If you have lived in Singapore long enough, you would have been approached by an insurance agent looking to sell you a policy on the street.
At least once a week.
And chances are, their intrusive sales techniques don't work too well -- something which has been chronicled before:
But not everyone is as allergic to agents on the prowl looking to sign new clients up as everyone else.
One Singaporean, Benjamin Loh, has written a Facebook post sharing his life-changing experience with a "critical liver condition" and how insurance pretty much ensured his life was not ruined:
Loh, a public speaker, then goes on to claim that he used to share the same sentiments as most Singaporeans regarding insurance agents in Singapore.
"I've been also annoyed at some of their "persistence" and "stubbornness" for not taking "no" as an answer."
But that all changed when he was diagnosed with a liver abscess -- a condition where the liver is filled with pus.
In 2014, Loh contracted a high fever.
Then 27, he went to the A&E twice. Both times he was treated for viral fever.
He sought out a specialist at the advice of a nurse friend. That was when Loh found out that he had contracted a case of a liver abscess.
In order to recover, he spent 12 days in a hospital and underwent pinhole surgery.
His medical fees came up to more than S$12,000.
However, according to him, his insurance coverage meant he didn't have to pay a single cent.
As he puts it:
"The greatest assurance was when my agent, Aaron, told me all the medical expenses will be covered for."
Insurance agents protect lives
Loh then explained that he is siding with insurance because "there are good eggs and bad ones" in every industry.
He also shared that these agents do put in much effort to convince others to take up insurance, just to be rejected for "helping to protect the lives of people".
These are his exact words:
"They spent hours convincing their prospects (and loved ones) of the need to get basic coverage at roadshows, restaurants and offices during weekdays and weekends… countless at-home hours away from their family members putting together comprehensive product summaries and financial plans just for their clients and yet, get stigmatized and rejected for helping to protect the lives of people!!(??)"
He also wrote that rejecting an insurance agent may just mean that you're turning away "your true pillar of support".
"So the next time you brush away an insurance agent for being pesky, persistent and being a pressurizing salesmen... you may just have also turned away an advisor who will be your true pillar of support in some of the toughest "downtimes" of your life."
Post shared by financial consultants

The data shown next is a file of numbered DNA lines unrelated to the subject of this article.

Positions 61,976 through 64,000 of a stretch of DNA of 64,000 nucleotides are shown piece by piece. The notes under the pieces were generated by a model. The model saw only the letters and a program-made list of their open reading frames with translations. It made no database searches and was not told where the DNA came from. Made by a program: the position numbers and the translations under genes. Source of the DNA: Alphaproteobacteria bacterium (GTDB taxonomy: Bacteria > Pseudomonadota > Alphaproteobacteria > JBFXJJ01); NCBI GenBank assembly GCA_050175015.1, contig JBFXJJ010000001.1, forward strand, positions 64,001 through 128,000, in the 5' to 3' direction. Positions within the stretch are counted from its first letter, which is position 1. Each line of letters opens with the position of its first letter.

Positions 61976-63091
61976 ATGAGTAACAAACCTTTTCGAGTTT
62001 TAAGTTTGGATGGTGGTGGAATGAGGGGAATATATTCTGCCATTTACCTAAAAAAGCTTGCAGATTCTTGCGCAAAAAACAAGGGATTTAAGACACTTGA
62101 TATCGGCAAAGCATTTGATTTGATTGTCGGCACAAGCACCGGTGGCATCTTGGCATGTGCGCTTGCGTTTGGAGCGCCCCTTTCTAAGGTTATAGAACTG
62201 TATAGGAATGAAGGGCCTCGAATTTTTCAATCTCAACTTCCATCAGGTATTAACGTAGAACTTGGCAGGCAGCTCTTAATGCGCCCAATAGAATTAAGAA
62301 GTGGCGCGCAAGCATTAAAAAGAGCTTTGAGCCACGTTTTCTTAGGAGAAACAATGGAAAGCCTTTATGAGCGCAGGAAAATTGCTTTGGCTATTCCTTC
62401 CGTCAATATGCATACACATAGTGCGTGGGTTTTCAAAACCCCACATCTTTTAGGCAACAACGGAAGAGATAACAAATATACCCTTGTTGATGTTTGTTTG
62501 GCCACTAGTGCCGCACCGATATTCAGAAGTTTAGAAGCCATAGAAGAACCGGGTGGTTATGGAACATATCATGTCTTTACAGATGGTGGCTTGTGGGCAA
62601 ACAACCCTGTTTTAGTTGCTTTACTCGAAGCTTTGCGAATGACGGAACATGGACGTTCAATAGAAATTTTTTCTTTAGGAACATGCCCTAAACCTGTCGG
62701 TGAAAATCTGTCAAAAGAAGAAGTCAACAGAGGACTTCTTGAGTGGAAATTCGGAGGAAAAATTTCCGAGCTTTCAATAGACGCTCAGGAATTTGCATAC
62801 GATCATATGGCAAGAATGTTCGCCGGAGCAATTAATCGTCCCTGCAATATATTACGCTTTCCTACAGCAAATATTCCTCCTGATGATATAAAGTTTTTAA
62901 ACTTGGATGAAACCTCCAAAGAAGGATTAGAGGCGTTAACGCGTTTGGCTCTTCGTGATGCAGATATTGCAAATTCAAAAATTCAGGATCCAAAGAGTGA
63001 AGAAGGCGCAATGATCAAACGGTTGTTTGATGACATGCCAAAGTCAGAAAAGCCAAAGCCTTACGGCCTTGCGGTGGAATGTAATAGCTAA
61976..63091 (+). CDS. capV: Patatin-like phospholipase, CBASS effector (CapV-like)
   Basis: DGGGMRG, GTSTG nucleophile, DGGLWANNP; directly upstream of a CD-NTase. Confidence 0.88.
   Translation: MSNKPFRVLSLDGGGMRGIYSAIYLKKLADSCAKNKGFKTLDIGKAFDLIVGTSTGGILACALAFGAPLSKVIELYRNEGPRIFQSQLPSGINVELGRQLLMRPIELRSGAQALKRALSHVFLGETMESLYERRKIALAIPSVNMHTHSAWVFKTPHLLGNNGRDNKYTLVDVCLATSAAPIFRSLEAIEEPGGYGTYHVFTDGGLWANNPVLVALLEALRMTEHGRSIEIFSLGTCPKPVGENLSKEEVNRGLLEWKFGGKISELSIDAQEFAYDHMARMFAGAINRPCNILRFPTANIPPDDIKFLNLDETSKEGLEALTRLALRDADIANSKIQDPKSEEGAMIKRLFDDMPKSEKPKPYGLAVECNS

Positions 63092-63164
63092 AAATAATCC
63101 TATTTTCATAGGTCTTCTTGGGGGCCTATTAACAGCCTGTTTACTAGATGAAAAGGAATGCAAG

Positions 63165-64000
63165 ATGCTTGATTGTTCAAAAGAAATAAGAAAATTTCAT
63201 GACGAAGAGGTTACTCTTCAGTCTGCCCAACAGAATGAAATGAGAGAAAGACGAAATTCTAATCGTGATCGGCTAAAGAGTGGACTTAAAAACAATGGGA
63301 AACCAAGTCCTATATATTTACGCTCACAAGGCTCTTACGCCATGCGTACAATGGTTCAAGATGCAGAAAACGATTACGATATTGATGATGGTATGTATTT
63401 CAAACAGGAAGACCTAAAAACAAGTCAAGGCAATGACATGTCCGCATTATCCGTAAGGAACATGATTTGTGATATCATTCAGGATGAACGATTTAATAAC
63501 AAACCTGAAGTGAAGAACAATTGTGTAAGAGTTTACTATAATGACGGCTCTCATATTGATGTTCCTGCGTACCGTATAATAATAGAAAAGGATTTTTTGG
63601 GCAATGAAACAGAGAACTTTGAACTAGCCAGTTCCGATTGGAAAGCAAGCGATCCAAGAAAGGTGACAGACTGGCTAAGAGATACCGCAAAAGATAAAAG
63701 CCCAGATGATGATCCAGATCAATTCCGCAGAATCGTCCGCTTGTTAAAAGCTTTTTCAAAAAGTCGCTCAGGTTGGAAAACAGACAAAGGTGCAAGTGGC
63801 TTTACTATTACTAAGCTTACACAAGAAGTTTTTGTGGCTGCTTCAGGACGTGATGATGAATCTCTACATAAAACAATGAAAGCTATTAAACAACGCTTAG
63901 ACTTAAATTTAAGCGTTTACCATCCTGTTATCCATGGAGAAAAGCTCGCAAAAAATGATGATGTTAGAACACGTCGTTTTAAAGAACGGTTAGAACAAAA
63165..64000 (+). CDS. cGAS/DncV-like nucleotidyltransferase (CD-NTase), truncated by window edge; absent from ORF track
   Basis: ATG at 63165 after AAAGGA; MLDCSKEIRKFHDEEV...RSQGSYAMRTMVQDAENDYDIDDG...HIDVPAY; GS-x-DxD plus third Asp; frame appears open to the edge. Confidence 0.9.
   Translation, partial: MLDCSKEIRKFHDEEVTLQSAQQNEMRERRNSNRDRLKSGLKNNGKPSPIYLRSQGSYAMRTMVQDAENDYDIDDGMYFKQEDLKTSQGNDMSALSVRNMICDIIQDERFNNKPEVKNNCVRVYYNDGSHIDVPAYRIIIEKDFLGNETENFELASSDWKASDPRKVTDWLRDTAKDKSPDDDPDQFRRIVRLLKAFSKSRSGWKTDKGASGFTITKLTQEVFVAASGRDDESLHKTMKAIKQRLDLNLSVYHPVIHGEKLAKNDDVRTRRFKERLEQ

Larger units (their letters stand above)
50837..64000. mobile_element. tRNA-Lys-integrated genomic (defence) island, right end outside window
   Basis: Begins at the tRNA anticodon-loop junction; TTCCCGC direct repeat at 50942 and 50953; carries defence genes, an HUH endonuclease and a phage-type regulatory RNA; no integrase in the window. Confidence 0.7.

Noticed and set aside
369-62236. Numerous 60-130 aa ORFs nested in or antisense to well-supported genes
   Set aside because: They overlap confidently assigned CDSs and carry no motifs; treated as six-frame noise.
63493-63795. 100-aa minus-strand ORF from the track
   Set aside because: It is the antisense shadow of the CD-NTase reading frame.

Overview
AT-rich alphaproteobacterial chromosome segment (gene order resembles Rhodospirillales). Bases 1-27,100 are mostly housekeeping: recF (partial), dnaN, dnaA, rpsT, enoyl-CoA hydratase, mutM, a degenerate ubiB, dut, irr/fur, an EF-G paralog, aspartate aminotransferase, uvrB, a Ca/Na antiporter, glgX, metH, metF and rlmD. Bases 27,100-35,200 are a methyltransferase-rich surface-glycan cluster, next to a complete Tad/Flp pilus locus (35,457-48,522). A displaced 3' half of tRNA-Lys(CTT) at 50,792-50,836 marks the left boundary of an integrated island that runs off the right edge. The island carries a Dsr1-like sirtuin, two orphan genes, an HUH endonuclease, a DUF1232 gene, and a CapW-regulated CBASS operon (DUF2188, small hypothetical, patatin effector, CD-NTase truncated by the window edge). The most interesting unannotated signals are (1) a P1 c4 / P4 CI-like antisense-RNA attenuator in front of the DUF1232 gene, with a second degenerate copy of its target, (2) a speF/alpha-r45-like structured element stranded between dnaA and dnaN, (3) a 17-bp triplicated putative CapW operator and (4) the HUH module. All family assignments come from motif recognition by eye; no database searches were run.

Of course, a story as heartwarming as this will be shared widely on social media.
And what's interesting is that most of the Facebook shares were by --- you've guessed it -- insurance agents.
Some even took the chance to add their own comments and advertise their services.
"If I've ever shared w you about the importance of basic healthcare insurance, please know that I sincerely care and want the best for you.
P.S if you're still not covered and would like to find out more, feel free to contact me"
"Your Protection Gap = Your Responsibilities. I've been admitted to hospital for immediate surgery when I was just 19 Years Old, and I know exactly how it feels to be in that place, from pre-treatments to surgery to post-treatments. Don't regard your parents as your insurance. Health insurance is just a commodity product to assist the front." - insert sales pitch -
"It's okay to ignore us but never ignore on your body. Benjamin Loh was diagnosed with liver abscess at the age of 27 and this type of abscess will usually happened on guys age 40-50. Was he expecting it? NO. That's why insurance is important, it gives you a reassurance for unexpected things. Share with your loved ones today! Contact me for more!"
It appears that we weren't the only one who noticed this.
While other comments thanked Loh for his post and congratulated him on his recovery, one Luqman Hakim found it funny that insurance agents are sharing the post with their own captions.
"Finding it funny that agents are sharing this story with their own captions about how their plans are comprehensive and clients would have been able to get peace of mind when asking for treatments.
This is however just a few weeks removed from the Companies themselves complaining that people have buffet syndrome (exactly because they got excellent coverage) . Someone reconcile this for me please"
But this ended with one insurance agent who took the opportunity to book an appointment with Luqman in the guise of answering Luqman's questions:
Haha, nice move bro.